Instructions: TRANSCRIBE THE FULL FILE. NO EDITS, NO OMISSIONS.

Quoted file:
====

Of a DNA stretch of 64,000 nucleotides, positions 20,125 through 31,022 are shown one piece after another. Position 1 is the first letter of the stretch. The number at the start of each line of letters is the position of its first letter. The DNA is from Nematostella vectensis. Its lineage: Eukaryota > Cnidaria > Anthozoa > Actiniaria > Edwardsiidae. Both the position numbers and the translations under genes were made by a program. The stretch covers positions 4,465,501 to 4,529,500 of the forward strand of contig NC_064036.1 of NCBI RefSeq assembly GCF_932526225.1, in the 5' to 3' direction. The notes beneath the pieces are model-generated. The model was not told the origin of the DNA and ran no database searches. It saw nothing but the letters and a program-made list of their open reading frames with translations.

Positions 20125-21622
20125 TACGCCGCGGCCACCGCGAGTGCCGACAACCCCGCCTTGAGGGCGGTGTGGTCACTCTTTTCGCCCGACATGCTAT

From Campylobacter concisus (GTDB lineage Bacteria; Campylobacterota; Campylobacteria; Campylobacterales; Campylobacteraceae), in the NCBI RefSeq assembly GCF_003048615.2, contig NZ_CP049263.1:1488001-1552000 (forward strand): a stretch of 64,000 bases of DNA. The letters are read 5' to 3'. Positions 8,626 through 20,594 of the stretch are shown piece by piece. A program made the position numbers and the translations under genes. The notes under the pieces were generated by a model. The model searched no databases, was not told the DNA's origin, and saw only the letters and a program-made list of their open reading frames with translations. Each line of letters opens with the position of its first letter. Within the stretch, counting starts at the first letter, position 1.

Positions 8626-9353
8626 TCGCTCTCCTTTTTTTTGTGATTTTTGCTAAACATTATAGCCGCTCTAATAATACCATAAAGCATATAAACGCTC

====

Of a DNA stretch of 64,000 nucleotides, positions 20,125 through 31,022 are shown one piece after another. Position 1 is the first letter of the stretch. The number at the start of each line of letters is the position of its first letter. The DNA is from Nematostella vectensis. Its lineage: Eukaryota > Cnidaria > Anthozoa > Actiniaria > Edwardsiidae. Both the position numbers and the translations under genes were made by a program. The stretch covers positions 4,465,501 to 4,529,500 of the forward strand of contig NC_064036.1 of NCBI RefSeq assembly GCF_932526225.1, in the 5' to 3' direction. The notes beneath the pieces are model-generated. The model was not told the origin of the DNA and ran no database searches. It saw nothing but the letters and a program-made list of their open reading frames with translations.

Positions 20125-21622
20125 TACGCCGCGGCCACCGCGAGTGCCGACAACCCCGCCTTGAGGGCGGTGTGGTCACTCTTTTCGCCCGACATGCTAT

From Campylobacter concisus (GTDB lineage Bacteria; Campylobacterota; Campylobacteria; Campylobacterales; Campylobacteraceae), in the NCBI RefSeq assembly GCF_003048615.2, contig NZ_CP049263.1:1488001-1552000 (forward strand): a stretch of 64,000 bases of DNA. The letters are read 5' to 3'. Positions 8,626 through 20,594 of the stretch are shown piece by piece. A program made the position numbers and the translations under genes. The notes under the pieces were generated by a model. The model searched no databases, was not told the DNA's origin, and saw only the letters and a program-made list of their open reading frames with translations. Each line of letters opens with the position of its first letter. Within the stretch, counting starts at the first letter, position 1.

Positions 8626-9353
8626 TCGCTCTCCTTTTTTTTGTGATTTTTGCTAAACATTATAGCCGCTCTAATAATACCATAAAGCATATAAACGCTC